Daily Song Study

Cracker – Lonesome Johnny Blues

In songs on June 27, 2011 at 3:43 pm

When I lived in NYC, I lost track of the number of times I heard this: “I like all kinds of music…except country music.”

It’s interesting to hear that sort of talk in the land of Springsteen, because rock and roll wouldn’t exist without country music. So allow me to introduce some country music by a rather non-country band, Cracker:

Known mostly for their loser-rock stylings, the Cracker boys know from whence they came, and their guitarist Johnny Hickman (also the song’s author) delivers this one without a trace of irony.

The argument about what is or isn’t “real” country music obviously takes us into irresolvable subjectivity, so I won’t venture there, except to say that as it pertains to rock and pop history, the further back you go, the more relevant it becomes to the study of songcraft. This tune draws much more from the older school than from the new, despite its relatively recent vintage.

Lyrically, this one benefits from close listening. Check it out.

  1. I particularly like this one. I hated country until i went to Nashville with a friend, saw a really good, edgy, old time band and realized i was dismissing an entire universe of music. I went exploring afterwards and found plenty of great stuff that has stuck with me.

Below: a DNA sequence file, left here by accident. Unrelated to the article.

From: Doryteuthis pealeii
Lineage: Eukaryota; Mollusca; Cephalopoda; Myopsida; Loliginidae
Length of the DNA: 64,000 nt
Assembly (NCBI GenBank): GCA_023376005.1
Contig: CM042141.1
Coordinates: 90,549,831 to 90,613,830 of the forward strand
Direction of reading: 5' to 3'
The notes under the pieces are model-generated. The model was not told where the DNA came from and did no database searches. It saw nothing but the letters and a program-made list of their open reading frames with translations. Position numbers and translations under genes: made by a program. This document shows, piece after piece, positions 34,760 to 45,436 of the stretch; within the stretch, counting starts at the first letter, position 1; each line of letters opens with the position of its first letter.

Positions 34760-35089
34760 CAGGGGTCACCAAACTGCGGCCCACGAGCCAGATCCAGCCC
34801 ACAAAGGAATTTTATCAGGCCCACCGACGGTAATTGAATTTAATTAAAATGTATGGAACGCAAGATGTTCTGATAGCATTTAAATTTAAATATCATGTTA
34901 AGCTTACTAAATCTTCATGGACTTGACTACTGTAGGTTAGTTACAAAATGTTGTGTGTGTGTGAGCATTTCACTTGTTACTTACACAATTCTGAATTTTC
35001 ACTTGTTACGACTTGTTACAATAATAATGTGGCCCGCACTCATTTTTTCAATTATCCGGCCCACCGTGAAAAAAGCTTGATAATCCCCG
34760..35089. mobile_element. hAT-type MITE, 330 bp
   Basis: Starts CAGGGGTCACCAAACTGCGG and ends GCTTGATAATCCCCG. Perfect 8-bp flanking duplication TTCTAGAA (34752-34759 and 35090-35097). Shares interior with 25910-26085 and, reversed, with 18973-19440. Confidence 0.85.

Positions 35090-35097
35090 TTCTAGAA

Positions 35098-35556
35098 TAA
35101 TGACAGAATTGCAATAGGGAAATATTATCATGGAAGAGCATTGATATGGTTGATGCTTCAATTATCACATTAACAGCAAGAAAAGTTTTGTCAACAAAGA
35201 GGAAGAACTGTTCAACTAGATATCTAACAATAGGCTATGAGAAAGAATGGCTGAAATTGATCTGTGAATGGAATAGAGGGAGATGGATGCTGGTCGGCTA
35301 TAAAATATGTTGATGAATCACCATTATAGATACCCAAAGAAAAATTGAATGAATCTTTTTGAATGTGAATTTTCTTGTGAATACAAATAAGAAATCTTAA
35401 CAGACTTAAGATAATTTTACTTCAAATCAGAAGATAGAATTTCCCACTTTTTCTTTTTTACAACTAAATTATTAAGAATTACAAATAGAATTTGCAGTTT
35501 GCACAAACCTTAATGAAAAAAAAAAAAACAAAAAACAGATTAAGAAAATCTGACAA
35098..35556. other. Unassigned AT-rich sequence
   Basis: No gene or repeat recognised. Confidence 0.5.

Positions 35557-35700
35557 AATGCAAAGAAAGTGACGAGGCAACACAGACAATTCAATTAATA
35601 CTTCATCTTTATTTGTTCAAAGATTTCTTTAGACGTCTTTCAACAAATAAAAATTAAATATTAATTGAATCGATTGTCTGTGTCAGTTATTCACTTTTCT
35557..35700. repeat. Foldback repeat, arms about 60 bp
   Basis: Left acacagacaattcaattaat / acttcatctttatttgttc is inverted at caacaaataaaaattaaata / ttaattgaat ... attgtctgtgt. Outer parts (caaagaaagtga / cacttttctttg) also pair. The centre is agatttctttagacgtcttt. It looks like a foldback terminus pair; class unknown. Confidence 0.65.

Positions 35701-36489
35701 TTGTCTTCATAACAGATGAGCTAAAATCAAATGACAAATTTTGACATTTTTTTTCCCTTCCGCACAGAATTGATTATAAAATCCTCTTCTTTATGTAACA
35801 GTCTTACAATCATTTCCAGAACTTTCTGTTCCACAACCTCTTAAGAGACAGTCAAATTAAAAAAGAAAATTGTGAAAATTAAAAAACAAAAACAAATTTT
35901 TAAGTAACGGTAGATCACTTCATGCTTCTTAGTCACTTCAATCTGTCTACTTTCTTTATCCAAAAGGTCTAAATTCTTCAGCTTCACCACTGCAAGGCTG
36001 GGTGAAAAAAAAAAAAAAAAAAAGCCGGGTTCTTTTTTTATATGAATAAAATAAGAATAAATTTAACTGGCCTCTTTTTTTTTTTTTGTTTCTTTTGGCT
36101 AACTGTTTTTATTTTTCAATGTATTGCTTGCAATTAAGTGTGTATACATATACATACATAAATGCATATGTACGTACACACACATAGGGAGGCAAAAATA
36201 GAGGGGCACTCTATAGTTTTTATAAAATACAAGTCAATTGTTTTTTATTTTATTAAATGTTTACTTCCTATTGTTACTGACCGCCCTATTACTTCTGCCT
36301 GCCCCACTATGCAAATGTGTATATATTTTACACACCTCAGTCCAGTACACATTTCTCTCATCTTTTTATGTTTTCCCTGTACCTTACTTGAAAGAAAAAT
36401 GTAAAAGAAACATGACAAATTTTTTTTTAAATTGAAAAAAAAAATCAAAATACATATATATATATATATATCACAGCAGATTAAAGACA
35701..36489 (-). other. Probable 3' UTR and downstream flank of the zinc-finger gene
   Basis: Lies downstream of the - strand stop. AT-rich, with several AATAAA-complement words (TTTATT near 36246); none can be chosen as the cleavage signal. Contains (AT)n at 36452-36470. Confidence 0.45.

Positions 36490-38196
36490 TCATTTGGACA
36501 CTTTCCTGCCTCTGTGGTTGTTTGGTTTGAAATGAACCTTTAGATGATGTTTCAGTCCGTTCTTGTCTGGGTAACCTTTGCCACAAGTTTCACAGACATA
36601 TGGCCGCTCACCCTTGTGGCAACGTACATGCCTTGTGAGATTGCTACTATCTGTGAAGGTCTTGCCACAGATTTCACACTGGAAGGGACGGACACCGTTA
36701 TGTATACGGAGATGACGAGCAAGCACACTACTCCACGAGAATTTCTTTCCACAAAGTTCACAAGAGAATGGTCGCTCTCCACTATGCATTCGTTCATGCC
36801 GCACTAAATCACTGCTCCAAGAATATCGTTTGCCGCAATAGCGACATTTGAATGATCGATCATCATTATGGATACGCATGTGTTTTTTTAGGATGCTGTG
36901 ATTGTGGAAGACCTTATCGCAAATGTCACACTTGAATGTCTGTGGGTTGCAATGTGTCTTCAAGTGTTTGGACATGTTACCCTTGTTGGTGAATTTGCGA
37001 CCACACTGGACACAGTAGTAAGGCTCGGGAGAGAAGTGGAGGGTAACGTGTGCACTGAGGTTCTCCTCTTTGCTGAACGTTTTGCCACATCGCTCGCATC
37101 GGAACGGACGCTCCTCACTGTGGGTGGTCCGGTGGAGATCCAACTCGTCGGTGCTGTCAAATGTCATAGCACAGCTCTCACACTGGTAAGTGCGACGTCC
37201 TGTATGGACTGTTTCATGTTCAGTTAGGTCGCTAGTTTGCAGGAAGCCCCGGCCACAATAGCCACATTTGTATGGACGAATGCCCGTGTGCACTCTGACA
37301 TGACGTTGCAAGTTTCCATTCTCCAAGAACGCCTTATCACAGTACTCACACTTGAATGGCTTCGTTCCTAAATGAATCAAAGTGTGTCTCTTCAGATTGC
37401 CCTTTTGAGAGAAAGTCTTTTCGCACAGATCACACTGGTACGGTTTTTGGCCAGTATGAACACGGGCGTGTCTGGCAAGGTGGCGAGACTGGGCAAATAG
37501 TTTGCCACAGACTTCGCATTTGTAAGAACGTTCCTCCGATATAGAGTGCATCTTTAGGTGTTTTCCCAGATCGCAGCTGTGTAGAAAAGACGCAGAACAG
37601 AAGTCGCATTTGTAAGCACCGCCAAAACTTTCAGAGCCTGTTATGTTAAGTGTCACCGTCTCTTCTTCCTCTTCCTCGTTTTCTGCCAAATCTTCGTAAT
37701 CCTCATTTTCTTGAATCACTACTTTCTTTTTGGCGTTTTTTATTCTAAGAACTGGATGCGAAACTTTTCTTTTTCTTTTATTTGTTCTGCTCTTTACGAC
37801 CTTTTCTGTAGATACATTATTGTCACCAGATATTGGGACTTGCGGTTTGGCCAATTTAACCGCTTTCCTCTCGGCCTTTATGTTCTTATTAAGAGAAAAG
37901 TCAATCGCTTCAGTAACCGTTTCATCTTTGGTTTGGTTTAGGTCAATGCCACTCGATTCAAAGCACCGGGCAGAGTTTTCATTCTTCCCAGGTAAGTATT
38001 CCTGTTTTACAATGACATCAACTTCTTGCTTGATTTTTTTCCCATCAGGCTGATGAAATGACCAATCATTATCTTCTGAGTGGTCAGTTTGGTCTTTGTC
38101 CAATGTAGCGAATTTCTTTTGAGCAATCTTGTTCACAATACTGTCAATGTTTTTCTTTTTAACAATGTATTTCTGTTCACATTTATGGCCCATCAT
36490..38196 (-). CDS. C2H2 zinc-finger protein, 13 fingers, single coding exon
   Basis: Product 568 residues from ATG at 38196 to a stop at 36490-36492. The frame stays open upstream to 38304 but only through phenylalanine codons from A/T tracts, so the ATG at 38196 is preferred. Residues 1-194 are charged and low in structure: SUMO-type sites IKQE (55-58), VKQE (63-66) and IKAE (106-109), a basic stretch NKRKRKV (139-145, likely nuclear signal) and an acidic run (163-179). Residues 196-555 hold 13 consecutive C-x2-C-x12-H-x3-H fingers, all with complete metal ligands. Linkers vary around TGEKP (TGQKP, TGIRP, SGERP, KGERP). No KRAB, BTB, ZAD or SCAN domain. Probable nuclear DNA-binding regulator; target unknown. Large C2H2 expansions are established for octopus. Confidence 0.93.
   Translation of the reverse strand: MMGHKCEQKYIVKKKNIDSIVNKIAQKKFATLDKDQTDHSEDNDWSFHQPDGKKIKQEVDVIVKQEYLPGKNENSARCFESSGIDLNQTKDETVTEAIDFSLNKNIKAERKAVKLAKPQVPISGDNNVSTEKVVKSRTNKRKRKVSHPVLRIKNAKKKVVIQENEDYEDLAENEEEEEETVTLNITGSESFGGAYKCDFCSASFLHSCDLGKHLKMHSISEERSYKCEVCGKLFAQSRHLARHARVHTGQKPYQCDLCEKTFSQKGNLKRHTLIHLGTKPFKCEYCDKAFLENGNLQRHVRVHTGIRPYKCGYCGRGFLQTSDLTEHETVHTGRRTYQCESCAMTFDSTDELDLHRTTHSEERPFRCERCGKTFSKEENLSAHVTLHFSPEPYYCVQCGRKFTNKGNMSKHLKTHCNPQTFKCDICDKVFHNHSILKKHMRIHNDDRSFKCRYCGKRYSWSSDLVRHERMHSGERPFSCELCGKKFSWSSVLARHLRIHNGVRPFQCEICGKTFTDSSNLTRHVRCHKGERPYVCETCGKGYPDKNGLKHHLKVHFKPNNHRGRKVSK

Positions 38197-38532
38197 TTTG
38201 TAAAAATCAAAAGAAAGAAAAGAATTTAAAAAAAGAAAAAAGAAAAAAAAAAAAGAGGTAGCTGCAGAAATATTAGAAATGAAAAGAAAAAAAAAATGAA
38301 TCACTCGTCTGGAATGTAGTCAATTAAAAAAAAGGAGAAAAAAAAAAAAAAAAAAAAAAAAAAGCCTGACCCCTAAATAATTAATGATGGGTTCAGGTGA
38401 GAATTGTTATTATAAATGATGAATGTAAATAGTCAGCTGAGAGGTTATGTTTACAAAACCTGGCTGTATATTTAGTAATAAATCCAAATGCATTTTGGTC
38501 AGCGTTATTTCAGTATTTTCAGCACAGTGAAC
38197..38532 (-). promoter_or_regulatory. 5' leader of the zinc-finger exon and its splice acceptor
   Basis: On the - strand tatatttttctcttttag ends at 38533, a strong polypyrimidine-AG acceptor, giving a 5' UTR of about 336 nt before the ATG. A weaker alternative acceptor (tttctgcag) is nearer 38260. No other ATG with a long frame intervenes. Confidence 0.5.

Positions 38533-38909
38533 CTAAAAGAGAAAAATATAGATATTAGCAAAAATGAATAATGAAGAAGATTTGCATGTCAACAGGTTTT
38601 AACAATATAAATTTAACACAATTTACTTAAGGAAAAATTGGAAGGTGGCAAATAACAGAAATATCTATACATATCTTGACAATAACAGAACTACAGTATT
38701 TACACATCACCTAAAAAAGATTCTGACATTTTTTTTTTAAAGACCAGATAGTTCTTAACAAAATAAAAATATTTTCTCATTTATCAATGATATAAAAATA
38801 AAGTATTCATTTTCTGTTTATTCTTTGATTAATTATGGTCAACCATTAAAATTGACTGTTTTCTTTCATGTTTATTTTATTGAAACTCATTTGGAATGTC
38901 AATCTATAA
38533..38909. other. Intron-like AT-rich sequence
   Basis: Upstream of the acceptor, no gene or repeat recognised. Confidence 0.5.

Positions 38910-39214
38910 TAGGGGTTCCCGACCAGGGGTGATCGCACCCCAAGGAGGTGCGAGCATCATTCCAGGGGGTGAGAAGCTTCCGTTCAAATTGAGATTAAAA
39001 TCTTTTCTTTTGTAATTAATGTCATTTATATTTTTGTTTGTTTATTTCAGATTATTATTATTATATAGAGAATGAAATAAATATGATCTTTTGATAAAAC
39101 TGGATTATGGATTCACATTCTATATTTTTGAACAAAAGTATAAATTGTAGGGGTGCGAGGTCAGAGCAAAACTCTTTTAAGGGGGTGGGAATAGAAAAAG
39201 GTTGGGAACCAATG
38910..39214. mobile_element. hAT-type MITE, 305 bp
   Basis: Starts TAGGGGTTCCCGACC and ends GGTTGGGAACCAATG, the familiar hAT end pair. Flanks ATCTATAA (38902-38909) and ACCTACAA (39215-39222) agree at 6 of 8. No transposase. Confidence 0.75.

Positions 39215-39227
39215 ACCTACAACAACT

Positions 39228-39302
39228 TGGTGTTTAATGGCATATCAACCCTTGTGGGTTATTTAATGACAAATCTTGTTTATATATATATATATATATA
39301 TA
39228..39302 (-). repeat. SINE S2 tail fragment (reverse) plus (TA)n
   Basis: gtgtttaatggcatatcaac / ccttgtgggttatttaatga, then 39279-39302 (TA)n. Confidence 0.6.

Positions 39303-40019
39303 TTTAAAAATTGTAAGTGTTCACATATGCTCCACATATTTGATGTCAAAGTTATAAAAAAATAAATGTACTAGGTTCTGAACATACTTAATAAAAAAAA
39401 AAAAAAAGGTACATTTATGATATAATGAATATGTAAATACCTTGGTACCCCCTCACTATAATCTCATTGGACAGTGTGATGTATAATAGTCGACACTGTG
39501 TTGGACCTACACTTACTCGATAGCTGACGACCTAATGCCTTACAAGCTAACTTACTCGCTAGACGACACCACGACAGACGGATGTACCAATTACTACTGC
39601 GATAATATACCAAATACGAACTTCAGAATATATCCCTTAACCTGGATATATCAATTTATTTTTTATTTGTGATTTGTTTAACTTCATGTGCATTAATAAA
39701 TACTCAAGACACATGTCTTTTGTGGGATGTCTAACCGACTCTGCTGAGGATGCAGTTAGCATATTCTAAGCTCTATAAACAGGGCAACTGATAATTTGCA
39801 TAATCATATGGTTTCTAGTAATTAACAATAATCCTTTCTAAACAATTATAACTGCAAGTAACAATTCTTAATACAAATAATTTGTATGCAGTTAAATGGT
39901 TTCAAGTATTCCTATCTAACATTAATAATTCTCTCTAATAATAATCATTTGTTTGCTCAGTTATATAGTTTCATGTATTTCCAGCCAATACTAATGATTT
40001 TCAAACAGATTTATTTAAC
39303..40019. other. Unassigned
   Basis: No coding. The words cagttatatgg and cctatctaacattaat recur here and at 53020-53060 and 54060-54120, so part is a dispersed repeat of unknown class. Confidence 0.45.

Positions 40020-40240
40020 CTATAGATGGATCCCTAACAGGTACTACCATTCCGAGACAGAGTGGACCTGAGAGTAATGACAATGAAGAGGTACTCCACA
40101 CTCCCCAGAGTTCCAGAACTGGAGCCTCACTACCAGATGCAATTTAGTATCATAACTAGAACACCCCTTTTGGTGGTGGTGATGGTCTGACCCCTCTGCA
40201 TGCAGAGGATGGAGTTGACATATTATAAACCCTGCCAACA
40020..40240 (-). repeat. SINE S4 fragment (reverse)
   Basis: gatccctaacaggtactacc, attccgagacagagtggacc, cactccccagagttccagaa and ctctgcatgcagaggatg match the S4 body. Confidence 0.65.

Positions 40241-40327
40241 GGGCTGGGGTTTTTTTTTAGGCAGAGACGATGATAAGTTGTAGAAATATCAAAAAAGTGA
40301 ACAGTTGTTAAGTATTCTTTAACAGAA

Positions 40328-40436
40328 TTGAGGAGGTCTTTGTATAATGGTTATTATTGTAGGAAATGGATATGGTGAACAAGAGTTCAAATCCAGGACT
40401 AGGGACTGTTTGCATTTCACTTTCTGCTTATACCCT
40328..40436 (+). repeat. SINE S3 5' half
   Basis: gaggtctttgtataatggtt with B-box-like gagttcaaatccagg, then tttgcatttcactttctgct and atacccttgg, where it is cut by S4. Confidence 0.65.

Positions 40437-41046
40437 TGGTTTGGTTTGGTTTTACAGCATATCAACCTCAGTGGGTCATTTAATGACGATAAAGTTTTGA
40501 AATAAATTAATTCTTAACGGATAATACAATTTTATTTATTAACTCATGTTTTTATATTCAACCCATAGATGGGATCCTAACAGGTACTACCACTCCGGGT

Basic country and basic rock and roll are both 12 to 16 bar blues. One accents the 2 and 4, the other the 1 and 3. The form is otherwise identical. The feel does differ because of that and i suspect the hatred of country is more cultural arrogance or dismissal than much more. Basically, one needs to get drunk with the right band and your door will inch open.

  2. Obviously drunkenness and country music are made for each other.

  3. I enjoyed this song thoroughly. Id like to further give an example. Elton Johns “Tumbleweed Connection” to me, is a brilliant mixture of country, rock, and concept.

  4. I do love the conceptual country, a la Red Headed Stranger. It’s something there should be more of.

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